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Cutting My Strings

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The tears dripped down my face and smudged the ink on my white lined paper, turning words into nothing more than a smear of ink. I looked up from my homework and harshly wiped the salty drops from my face; I was never going to get anything done. I clicked on my phone, the screen registering the same 30 voice mails that were always there, the same 30 voice mails that I was never going to listen to. How was I supposed to get on with my life? I had so many questions. Sometimes I felt like the world has just stopped in its tracks, waiting for me to catch up. But I wasn’t going to; I’ve been stuck in reverse, ever since she left. Where did she go? Why? I miss her so much; I had never left her side. But now she’s gone. A missing piece of the puzzle: a missing piece of my life.
We were inseparable, best friends since kindergarten. But then, she wasn’t there any more. Vanishing without a trace, and all I had left was the fraying bracelet she gave me when we first met, almost ten years ago. I touched the thin strings, the bracelet barely holding together, carrying too much weight. It was holding me together, almost like she used to. Its blue and green fibers pulling tight, weaving a pattern around my wrist, and my heart. It was more than jewelry; it was a lifeline. Who was she anyway? She gave me a bracelet and called me her best friend. I was young, I never doubted. But would my best friend leave me like that? I didn’t think so! I didn’t even know this girl!
My fingers automatically went back to my bracelet, just like they did every time I was upset. But this time I stopped myself. I didn’t need the help of a girl who I only thought I knew, a girl who left me. I didn’t need her answers, or her explanations. I needed other friends, real friends. Friends who won’t pick up and leave at a moments notice.
I grabbed the scissors off my desk before I could second –guess myself, and as the blades cut through the thin tendrils of string, I felt stronger. Those small threads were my bonds, not my saviors. And suddenly, I didn’t need her anymore. Without a second thought I tossed what was left of that bracelet into the empty wastebasket. I watched it float to the bottom, almost in slow motion, and when it finally hit the bottom I started to cry. I cried and screamed and finally, after letting myself go, I felt better.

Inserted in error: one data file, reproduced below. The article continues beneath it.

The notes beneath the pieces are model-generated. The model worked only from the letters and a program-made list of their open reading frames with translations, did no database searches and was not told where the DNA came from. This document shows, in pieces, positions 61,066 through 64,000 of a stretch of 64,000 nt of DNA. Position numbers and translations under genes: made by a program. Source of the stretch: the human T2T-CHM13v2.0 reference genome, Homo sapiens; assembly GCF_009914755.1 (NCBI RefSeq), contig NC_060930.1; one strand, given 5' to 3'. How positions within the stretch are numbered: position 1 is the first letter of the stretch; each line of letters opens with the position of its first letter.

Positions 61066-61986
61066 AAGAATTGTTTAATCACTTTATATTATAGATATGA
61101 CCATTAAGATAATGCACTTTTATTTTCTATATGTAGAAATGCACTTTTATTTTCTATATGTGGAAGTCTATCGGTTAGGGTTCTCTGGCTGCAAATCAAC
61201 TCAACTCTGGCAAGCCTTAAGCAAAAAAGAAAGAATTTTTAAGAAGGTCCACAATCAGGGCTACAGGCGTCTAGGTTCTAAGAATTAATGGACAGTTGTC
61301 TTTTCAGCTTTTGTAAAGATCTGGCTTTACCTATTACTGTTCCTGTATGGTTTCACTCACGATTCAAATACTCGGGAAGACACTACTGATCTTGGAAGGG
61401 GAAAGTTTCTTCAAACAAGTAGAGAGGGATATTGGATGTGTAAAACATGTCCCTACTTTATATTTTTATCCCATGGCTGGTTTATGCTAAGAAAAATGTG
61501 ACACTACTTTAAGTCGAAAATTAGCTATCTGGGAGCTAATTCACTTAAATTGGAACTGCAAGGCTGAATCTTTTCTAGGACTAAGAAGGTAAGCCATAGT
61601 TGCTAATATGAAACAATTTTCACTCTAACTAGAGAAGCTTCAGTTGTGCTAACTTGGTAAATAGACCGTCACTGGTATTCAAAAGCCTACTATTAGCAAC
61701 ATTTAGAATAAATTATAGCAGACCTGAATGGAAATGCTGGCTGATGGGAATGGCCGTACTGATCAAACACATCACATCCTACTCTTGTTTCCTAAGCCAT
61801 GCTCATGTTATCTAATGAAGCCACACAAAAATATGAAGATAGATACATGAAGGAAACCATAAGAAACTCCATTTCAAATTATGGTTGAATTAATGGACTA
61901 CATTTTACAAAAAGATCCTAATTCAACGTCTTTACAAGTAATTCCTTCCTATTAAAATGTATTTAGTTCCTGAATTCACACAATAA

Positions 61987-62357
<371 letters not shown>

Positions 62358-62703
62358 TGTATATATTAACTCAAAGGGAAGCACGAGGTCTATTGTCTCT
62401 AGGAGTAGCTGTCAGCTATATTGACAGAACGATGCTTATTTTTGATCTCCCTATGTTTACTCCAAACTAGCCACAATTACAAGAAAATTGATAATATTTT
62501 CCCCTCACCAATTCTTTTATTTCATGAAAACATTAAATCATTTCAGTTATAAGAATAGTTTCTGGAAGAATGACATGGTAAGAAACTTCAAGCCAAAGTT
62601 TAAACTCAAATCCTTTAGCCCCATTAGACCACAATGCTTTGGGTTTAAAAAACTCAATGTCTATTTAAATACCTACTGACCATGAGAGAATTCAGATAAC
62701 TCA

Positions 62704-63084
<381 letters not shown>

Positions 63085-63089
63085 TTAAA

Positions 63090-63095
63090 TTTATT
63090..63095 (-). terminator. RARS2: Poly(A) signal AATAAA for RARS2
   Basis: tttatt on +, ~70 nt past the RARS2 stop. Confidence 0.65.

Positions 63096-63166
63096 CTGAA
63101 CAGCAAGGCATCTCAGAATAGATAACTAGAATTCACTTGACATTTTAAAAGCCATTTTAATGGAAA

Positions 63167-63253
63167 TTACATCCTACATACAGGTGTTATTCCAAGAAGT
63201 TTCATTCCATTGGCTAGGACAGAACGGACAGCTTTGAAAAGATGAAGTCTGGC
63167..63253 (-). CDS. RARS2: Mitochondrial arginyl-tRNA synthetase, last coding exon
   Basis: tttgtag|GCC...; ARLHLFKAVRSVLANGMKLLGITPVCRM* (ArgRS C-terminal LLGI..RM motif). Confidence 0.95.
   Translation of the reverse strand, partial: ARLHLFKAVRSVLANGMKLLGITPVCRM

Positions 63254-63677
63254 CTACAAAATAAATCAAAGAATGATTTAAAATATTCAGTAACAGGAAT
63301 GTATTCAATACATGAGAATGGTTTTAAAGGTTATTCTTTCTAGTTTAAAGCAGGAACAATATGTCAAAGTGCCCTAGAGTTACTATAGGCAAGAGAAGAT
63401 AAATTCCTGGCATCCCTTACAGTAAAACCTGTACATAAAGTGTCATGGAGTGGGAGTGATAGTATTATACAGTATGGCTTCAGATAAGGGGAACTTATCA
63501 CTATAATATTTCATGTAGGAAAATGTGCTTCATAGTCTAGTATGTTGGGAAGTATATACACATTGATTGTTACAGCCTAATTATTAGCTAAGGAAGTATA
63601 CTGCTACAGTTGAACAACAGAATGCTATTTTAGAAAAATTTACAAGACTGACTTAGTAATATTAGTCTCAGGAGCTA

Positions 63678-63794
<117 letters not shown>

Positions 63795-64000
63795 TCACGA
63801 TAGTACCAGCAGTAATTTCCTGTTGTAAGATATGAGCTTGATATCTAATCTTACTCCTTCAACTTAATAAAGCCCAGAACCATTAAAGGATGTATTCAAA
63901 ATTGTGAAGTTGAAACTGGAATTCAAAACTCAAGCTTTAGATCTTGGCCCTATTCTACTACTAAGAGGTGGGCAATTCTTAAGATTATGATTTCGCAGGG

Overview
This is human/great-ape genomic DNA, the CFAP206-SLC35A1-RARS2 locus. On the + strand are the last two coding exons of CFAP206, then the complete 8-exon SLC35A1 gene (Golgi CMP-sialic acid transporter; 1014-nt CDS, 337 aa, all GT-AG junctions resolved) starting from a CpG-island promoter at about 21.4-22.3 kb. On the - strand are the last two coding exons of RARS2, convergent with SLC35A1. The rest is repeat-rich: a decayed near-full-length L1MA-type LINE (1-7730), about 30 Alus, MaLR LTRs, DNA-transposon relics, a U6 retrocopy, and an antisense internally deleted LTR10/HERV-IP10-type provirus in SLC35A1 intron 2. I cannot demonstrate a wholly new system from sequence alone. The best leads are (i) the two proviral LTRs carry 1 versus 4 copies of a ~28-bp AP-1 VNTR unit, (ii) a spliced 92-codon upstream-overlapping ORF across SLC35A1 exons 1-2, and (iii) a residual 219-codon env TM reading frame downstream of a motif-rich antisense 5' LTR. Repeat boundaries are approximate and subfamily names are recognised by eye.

I stood straight, I changed out of the wrinkled gray sweatpants I had been living in and put on the clothes that were mine. The clothes that she wouldn’t have liked me to wear. She liked to blend in with the crowd, wearing her sweatpants, or her short skirts and heels, depending on the day. But I always wanted to be in between, just a person. One of those people who could be themselves and yet still be welcome, still have friends; one of those girls who could laugh and cry about silly, almost foolish, things and have people laugh and cry along with them. For her, you couldn’t do anything that people would notice, or that people would see as different. But why couldn’t I be different? We could’ve been different together.
But no, she had to be the picture of society, never showing any emotion, and I just followed. She was the puppet master: I was the puppet.
I adjusting my cropped jeans and pulled a ruffled light blue tank top. The neckline didn’t swoop as low as the things I used to wear, it just rested delicately on my collarbones, its braided straps snug against my shoulders. I smiled as I pulled my hairbrush out of my drawer. This was something I never would’ve worn. Everything I used to wear was low cut, or short or tight. This was none of those things, but I liked it. It may not be what the queen bee wore, but it was what I liked to wear. I pulled my hair back from my face and tied it up in a messy bun: the kind of bun that I always thought would look cool but had never dared to try. It stood out. I slipped my feet into my light green converse and walked towards the door.
On the way I caught a glimpse of myself in the hallway mirror- I was different than ever before. Underneath my tear stained face and sleepless eyes, I was confident. I looked like one of the girls that I always wanted to talk to but who wasn’t cool enough for her. Just before I walked out the door I looked at my phone one last time. 30 voice mails all from her: probably excuses, her telling me how to act and what to do. But enough about her, this is my story: the story of how I cut my puppet strings and became my own master. I clicked delete and walked out the door.



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BrisieBoo said...
May 22, 2013 at 3:03 pm
This is really really good! I like that it seems so relatable to girls all over
 
Laur01 replied...
May 22, 2013 at 6:29 pm
Thanks! Do you think that you could take a look at my other article? It's anyonomous so you would have to search for it... It's called: "A Single Purple Tear". Thanks!
 
BrisieBoo replied...
May 23, 2013 at 12:59 pm
Done! (: I love your work, you are a great author 
 
Laur01 replied...
May 23, 2013 at 3:13 pm
Thanks so much! So are you! :)
 
Mrs. Gendron said...
May 22, 2013 at 12:48 pm
I love your line, "This was my story, the story about how I cut my puppet strings and became my own master." Great story,Lauren
 
Laur01 replied...
May 27, 2013 at 4:03 pm
Thanks a lot!
 
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